?By NEIL GOUGH January 20, 2016NEIL GOUGH 2016年1月20日
DONGGUAN, China — Walking around an abandoned furniture factory, Fang Minghua pointed out the workshops where several hundred employees once toiled, transforming sheets of raw wood into TV stands or wardrobes for the aspiring middle class in China and other emerging economies.
The factory is relocating to a new facility two hours away, priced out by rising costs and falling orders. Mr. Fang estimated that as many as a third of the furniture factories around town had gone out of business, while many others were struggling.
“The economic slowdown is real,” said Mr. Fang, 46, who over the past 22 years had worked his way up from $50-a-month laborer to production supervisor.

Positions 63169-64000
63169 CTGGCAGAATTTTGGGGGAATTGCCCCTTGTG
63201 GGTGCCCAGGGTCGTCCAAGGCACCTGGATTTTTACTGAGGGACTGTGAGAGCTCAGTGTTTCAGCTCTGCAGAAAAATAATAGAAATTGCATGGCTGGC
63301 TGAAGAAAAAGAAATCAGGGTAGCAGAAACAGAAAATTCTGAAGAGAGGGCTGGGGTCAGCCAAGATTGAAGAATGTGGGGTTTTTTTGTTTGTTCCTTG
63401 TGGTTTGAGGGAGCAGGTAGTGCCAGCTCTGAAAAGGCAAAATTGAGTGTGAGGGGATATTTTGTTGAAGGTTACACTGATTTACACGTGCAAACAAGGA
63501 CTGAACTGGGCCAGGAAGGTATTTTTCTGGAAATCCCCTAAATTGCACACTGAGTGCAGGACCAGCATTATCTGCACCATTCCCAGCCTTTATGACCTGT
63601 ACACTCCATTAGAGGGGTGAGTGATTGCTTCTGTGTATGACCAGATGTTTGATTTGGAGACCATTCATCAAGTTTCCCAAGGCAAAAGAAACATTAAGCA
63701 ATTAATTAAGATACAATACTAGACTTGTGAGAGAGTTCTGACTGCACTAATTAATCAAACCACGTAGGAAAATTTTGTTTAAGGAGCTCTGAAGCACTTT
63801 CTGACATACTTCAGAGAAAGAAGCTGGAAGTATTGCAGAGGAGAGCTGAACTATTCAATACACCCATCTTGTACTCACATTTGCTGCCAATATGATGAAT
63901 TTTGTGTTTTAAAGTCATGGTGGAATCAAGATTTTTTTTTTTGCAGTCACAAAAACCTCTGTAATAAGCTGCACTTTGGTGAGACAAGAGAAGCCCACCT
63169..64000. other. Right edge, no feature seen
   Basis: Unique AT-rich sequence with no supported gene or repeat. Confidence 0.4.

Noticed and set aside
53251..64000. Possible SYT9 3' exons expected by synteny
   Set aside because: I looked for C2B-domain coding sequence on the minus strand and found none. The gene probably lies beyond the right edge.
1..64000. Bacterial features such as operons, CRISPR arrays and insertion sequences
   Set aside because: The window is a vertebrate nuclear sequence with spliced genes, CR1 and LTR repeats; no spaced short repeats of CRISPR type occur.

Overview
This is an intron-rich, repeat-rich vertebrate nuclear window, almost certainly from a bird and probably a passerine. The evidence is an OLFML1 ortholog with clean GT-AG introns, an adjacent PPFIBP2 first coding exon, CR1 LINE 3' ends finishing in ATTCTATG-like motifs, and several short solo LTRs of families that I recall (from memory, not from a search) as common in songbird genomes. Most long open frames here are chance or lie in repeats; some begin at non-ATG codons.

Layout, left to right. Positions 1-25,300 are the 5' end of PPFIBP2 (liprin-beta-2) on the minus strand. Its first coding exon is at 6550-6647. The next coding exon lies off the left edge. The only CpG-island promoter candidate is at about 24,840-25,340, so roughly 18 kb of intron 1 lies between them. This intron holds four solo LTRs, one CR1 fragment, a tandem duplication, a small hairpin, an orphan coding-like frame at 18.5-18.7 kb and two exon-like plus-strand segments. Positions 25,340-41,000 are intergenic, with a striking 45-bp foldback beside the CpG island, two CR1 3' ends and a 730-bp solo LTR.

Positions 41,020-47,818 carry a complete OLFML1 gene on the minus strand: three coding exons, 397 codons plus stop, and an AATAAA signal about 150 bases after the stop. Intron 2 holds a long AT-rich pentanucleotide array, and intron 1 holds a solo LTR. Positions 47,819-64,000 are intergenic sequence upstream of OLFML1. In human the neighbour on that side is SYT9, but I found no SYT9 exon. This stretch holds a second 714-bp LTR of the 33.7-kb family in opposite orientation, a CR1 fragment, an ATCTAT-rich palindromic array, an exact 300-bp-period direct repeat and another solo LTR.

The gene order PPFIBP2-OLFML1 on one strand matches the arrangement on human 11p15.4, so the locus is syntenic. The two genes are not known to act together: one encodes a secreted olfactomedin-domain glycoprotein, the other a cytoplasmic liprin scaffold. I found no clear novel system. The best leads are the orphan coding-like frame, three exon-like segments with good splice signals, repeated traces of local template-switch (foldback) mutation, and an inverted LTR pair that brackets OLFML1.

The downturn in Dongguan, a once-thriving manufacturing hub, is part of the Chinese economic puzzle that global investors are trying to solve.
While China has been moving away from the type of low-end manufacturing that has been Dongguan’s specialty, the protracted slump in the country’s vast industrial sector is a major threat to the nation’s already slowing economy. As the government tries to manage the situation, the risk is that the Chinese economy is worse off than expected — a concern that has put markets around the world on edge.
The latest signals from China don’t offer much reassurance, with the economic weakness showing little sign of abating. On Tuesday, China reported growth of just 6.8 percent for the fourth quarter, its slowest expansion since the depths of the financial crisis in 2009.